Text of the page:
(CNS): The former employers of the SIO on the ill-fated Operation Tempura police corruption probe have signalled their renewed support of their ex-top cop. In what is perhaps the first indication that the Metropolitan Police has concerns about the ongoing cover-up of elements of the investigation conducted by Martin Bridger between 2007 and 2009, the London police force has suddenly turned the cash back on for his protracted legal battles with both the Cayman government and the former police commissioner, Stuart Kernohan. The cash flow returnsjust as the RCIPS said they are investigating Bridger and his allegations and as Cayman waits to see if the governor's office will finally release documents relating to the enquiry after fighting tooth and nail to keep them secret.

The governor's office remains tight lipped in the face of the latest order by the acting information commissioner to release the documents which were the subject of a freedom of information request, but there are now only a few weeks remaining before, in accordance with the law, the UK's representative must release the papers or take the ICO back to court for another costly judicial review.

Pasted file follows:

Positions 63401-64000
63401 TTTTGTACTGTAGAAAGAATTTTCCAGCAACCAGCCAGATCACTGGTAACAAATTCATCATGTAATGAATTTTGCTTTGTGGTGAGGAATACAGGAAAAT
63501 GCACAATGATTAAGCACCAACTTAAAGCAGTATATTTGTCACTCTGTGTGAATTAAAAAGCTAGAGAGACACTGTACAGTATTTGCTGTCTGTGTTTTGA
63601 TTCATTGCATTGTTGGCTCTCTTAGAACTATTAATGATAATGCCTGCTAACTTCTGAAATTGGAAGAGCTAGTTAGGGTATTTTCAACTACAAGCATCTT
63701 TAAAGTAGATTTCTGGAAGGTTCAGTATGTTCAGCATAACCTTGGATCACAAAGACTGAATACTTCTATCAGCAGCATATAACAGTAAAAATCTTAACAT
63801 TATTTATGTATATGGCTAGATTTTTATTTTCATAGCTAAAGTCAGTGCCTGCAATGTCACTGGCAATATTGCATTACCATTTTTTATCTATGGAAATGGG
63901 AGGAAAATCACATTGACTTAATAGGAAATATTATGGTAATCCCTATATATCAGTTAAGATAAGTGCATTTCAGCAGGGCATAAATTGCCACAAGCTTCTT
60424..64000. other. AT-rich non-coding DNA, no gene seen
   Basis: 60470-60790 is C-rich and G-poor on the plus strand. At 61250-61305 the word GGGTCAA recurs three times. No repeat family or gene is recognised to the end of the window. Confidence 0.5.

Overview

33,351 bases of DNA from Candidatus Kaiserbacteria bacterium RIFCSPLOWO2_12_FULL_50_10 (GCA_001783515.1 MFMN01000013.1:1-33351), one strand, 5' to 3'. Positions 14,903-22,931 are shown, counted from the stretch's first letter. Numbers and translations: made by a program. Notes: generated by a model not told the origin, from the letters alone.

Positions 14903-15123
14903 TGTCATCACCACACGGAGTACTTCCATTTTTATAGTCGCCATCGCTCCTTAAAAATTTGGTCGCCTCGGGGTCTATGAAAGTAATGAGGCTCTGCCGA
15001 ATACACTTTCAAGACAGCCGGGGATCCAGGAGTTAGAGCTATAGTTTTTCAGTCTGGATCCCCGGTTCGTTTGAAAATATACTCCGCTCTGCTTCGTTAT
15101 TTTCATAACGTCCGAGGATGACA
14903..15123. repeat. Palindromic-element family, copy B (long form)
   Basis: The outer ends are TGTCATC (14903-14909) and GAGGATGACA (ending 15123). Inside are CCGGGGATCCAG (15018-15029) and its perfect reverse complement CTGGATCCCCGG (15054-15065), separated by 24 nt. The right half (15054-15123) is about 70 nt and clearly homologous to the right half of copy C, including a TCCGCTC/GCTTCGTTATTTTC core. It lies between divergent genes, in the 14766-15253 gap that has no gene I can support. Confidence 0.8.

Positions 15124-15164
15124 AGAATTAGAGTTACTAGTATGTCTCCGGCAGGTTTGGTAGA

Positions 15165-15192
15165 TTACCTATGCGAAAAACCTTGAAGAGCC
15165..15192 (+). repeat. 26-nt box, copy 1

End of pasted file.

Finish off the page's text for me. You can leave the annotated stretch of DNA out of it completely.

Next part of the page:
Bridger is now reportedly the subject of an RCIPS probe into allegations he made to the Metropolitan Police about how he, and in turn Scotland Yard, may have been grossly mislead by Attorney General Samuel Bulgin, the FCO's Security Advisor for the overseas territories, Larry Covington, and then governor Stuart Jack. However, Bridger has now got the backing of his former bosses in yet another strange twist in the ongoing saga of Operation Tempura.

Sources close to the issue who cannot yet be named have confirmed that as much as $300,000 of UK tax payers’ money has been made available to Bridger to pay outstanding costs relating to his fight so far but also to use in his fight to expose damning documents that he wants to use in his defence against a law suit filed by Kernohan. The Met's sudden support of Bridger is a clear indication not just of their obligation to him as an employee at the time but also that the leading UK police service could have concerns about how the probe has been handled by the FCO.

During the lifetime of the discredited operation, which has cost the Cayman tax payer millions without a single successful prosecution, Bridger has persistently claimed to have acted in good faith and entirely on the advice of legal counsel provided by the attorney general or governor's office. He has stated publicly that he documented every twist and turn of the probe, which went from the clearance of allegations of corruption of one leading police officer to the suspension of three others and the unchallenged finding of an unlawful arrest of a Grand Court judge.